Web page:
As with previous LAIKA films, the story itself is uncompromising and has no intent of shying away from the heavier subject matter or darker visuals for the sake of coddling its audience. Citing the cinematic epics of David Lean as a crucial influence, at its core are profound themes of loss and isolation, with the newly-orphaned Kubo given no time to acclimate himself to his new circumstances in which he must journey through a variety of unforgiving territories in order to collect the three major components of his deceased father’s armour and seek out his vengeful grandfather. Along the way he is guided by two unlikely sherpas – Monkey (also Theron), a talismanic, carved monkey who has been temporarily brought to life, and Beetle (Matthew McConaughey) a warrior cursed to remember little of his past prior to being transformed into his current half-man, half-beetle state. Rather than traditional allies, the pair serve more as surrogate parents, bickering their way between moments of unsteady teamwork and coming to a begrudging understanding of one another before learning they have a far more significant connection to Kubo than originally thought.

Monkey (voiced by Academy Award winner Charlize Theron) finds herself in a fierce battle to protect Kubo in animation studio LAIKA’s epic action-adventure KUBO AND THE TWO STRINGS, a Focus Features release. Credit: Laika Studios/Focus Features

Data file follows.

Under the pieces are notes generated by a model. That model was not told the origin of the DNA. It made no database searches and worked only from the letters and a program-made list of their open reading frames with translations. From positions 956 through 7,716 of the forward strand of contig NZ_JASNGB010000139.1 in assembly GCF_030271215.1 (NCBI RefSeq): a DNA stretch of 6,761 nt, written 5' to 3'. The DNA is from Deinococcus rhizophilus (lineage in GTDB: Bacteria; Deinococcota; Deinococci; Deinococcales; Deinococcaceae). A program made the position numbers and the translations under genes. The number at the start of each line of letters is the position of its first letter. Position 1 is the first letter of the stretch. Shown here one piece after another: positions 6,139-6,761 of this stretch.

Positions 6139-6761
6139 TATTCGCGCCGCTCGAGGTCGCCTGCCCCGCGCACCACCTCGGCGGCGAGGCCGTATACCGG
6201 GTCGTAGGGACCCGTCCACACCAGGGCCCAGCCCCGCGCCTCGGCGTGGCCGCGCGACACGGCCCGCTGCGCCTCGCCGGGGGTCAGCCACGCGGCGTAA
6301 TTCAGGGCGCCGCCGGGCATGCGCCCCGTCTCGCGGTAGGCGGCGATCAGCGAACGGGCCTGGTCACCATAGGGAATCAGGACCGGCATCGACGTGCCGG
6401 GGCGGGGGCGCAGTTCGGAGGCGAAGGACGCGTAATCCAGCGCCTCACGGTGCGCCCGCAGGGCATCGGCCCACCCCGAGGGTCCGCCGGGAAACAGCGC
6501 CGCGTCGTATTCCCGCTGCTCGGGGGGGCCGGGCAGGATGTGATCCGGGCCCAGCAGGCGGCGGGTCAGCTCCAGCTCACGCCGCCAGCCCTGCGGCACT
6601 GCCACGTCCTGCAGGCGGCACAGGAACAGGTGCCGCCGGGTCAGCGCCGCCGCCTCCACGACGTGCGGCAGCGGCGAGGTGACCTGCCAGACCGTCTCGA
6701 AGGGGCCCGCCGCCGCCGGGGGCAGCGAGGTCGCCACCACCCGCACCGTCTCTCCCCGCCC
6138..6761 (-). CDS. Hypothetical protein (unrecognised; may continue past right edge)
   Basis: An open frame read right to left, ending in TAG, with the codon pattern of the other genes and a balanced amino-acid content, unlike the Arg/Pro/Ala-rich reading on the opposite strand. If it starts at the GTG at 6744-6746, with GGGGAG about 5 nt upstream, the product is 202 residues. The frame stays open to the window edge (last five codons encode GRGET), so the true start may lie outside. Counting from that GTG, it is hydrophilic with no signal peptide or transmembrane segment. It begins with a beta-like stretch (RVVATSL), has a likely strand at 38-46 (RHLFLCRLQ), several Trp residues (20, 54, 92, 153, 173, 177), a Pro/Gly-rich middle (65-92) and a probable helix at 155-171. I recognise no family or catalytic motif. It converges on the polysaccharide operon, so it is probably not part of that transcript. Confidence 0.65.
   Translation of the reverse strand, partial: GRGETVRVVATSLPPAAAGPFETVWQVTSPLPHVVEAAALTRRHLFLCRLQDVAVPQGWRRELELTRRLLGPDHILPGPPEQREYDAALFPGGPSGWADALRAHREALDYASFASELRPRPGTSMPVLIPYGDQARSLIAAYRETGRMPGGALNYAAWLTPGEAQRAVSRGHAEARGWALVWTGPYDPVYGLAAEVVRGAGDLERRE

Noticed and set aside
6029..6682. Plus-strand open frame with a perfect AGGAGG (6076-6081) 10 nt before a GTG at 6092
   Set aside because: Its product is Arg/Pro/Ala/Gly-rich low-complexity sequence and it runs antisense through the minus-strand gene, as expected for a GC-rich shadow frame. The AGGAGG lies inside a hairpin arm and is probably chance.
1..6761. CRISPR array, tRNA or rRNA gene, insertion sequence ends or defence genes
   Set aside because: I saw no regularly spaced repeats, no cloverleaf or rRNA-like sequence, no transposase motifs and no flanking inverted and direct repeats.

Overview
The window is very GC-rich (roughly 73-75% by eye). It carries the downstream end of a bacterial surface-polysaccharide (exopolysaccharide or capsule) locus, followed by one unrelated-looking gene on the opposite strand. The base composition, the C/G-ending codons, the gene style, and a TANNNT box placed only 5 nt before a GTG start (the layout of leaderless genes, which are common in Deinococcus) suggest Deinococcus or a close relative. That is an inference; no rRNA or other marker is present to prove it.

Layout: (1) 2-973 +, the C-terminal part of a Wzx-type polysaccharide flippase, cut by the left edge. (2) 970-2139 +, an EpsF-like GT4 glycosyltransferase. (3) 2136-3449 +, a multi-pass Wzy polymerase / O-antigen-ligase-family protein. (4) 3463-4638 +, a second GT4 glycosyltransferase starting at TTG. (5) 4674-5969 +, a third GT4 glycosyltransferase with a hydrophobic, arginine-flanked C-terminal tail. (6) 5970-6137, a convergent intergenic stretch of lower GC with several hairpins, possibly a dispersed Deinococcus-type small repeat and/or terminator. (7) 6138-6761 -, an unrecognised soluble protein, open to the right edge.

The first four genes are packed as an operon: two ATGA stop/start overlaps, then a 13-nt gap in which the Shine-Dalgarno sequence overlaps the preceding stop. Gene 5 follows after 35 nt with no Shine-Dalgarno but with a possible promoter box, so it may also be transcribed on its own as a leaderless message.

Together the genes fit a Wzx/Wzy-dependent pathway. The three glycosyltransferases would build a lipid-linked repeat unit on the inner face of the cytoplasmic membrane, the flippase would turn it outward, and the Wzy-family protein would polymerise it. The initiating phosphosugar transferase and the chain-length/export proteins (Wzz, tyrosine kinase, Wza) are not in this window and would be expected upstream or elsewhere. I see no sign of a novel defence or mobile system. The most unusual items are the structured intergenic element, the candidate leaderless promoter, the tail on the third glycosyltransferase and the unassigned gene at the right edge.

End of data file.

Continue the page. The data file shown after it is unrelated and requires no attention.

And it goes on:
©Laika Studios/Focus Features

Early in the film one of Kubo’s friends pleads with him to inject more humour into his stories, perhaps as reasurrance to the audience that, although the tone of the first act has seemed largely sombre, LAIKA intend to do likewise. While the dialogue-based humour of the film is not its strength – at times it’s the only element of the entire production that misfires, resorting on occasion to surprisingly obvious asides considering the level of sophistication the rest of the script is capable of – the moments of physical comedy that are peppered throughout, sometimes daringly in moments of high drama, keep the film a truly well-balanced affair. It is not an outright gag-driven feature in the manner of ParaNorman or The Boxtrolls, but there are crucial moments of levity that keep the story from becoming too swamped in its more tragic sequences.